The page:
Main content Court Role and Structure Federal courts hear cases involving the constitutionality of a law, cases involving the laws and treaties of the U. The federal judiciary operates separately from the executive and legislative branches, but often works with them as the Constitution requires. Federal laws are passed by Congress and signed by the President. The judicial branch decides the constitutionality of federal laws and resolves other disputes about federal laws.
Establish a federal government for the United States of America Delegate to the federal government certain, limited and enumerated powers.
The Constitution was written by the thirteen original states. The federal government created by the states, via the Constitution, exists to serve the states.
Until the states delegated some powers to the new federal government, those powers belonged to the states. The states, of course, delegated only some of their powers to the federal government while retaining most of their powers for themselves.
It is important to recognize that the states are the "boss" of the federal government! The states "hired" the federal government and set forth the rules as to how it should operate. The Constitution is a list of those rules. Just as a manager is expected to enforce company rules to manage employees, it is the responsibility of the states to enforce the Constitution to manage the federal government.
The Supreme Court, being itself part of the federal government, has an obvious conflict of interest.
Yes, it pretends to enforce the Constitution against the Executive and Legislative branches, but who will "manage" the Supreme Court? Who will watch the watchers? The states are the rightful and logical enforcers of the Constitution. It helps to keep this in mind in the discussion which follows.
The founders considered your rights to be "God-given" or "natural rights" — you are born with all your rights. The constitution does, however, protect your rights by: Limiting the powers of government by granting to it only those specific powers that are listed in the Constitution; This has not proven to be effective of late.
Enumerating certain, specific rights which you retain. These are listed in the Bill of Rights.
The rights deemed most important by the founders are specifically listed in the Bill of Rights. The Bill of Rights also says that, even though a particular right is not listed in the Bill of Rights, you still retain that right. Any powers not specifically delegated by the Constitution to the federal government are retained by the states and the people you.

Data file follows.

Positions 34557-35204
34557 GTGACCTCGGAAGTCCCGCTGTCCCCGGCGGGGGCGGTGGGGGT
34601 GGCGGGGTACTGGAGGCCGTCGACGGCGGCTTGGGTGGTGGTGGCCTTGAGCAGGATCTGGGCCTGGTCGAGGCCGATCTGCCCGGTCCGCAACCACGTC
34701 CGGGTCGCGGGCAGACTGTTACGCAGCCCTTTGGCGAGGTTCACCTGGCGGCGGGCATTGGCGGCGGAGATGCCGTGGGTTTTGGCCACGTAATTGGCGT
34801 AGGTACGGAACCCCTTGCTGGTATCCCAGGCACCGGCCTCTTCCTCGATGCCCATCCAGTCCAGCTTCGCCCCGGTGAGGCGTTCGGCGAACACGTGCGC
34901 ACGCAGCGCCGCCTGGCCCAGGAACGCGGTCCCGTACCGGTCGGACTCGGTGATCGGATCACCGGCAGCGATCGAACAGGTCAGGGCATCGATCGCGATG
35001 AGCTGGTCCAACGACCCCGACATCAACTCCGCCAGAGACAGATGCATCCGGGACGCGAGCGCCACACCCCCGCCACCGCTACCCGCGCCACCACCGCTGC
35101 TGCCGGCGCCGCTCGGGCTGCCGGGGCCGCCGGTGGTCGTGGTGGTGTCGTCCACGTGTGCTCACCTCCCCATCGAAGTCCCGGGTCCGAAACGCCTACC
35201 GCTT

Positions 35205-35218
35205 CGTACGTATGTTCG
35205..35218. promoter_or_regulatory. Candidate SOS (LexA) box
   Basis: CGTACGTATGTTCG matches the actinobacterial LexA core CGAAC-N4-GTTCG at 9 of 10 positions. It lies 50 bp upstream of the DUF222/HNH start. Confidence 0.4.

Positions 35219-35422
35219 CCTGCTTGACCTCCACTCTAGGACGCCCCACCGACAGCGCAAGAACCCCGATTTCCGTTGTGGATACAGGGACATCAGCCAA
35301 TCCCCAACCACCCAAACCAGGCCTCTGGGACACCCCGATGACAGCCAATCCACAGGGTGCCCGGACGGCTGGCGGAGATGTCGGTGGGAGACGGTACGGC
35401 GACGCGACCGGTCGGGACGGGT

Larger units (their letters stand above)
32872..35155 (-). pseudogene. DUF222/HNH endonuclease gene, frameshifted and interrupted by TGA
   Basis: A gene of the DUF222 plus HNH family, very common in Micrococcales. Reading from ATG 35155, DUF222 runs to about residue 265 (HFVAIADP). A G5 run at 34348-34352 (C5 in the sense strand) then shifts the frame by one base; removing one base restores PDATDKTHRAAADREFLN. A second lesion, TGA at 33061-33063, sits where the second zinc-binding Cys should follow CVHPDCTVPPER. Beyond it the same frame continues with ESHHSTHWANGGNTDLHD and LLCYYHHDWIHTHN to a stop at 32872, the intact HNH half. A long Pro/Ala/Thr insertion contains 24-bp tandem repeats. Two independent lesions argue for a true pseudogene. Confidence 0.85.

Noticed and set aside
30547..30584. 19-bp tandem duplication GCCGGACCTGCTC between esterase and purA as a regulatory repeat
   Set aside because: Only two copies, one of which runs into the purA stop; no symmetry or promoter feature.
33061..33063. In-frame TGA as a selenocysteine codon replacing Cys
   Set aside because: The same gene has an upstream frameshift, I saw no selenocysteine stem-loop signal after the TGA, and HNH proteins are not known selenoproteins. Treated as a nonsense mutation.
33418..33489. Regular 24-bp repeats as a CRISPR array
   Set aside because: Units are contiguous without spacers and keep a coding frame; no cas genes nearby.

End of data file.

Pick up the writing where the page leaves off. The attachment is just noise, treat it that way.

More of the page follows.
So, without the Constitution, the states and the people have all the rights and there is no federal government. With the Constitution, the states and the people keep any rights not specifically delegated to the federal government by the Constitution.
The Constitution states this very clearly. Unfortunately, the government today seems to recognize only those rights specifically listed in the Bill of Rights and even these often receive little more than lip service, when your rights interfere with some government objective.
The federal government, having been created to serve the states and the people, has degraded to the point that it is more concerned with perpetuating itself than with carrying out its constitutionally delegated duties. Rather than serving you by protecting your rights, as charged by the Constitution, the government has goals and objectives of its own, often in conflict with your rights.
While you may have all the rights the Constitution specifically says sothe government has all the power.State supreme courts are completely distinct from any United States federal courts located within the geographical boundaries of a state's territory, or the federal United States Supreme Court (although appeals, on some issues, from judgments of a state's highest court can be sought in the U.S.
Several government officials in southern states, including the governor and legislature of Alabama, refused to follow the Supreme Court's Brown v. Board of Education decision.
They argued that the states could nullify federal court decisions if they felt that the federal courts were violating the Constitution. Since Article Three of the United States Constitution stipulates that federal courts may only entertain "cases" or "controversies," the Supreme Court cannot decide cases that are moot and it does not render advisory opinions, as .
Supreme Court Background Article III of the Constitution establishes the federal judiciary. Article III, Section I states that "The judicial Power of the United States, shall be vested in one supreme Court, and in such inferior Courts as the Congress may from time to time ordain and establish.".
The Supreme Court has a special role to play in the United States system of government. The Constitution gives it the power to check, if necessary, the actions of the President and Congress. The main purpose of the Supreme Court in the United States is to make sure that the Constitutional laws are being upheld.
They review court cases to see if the rights or other things within the.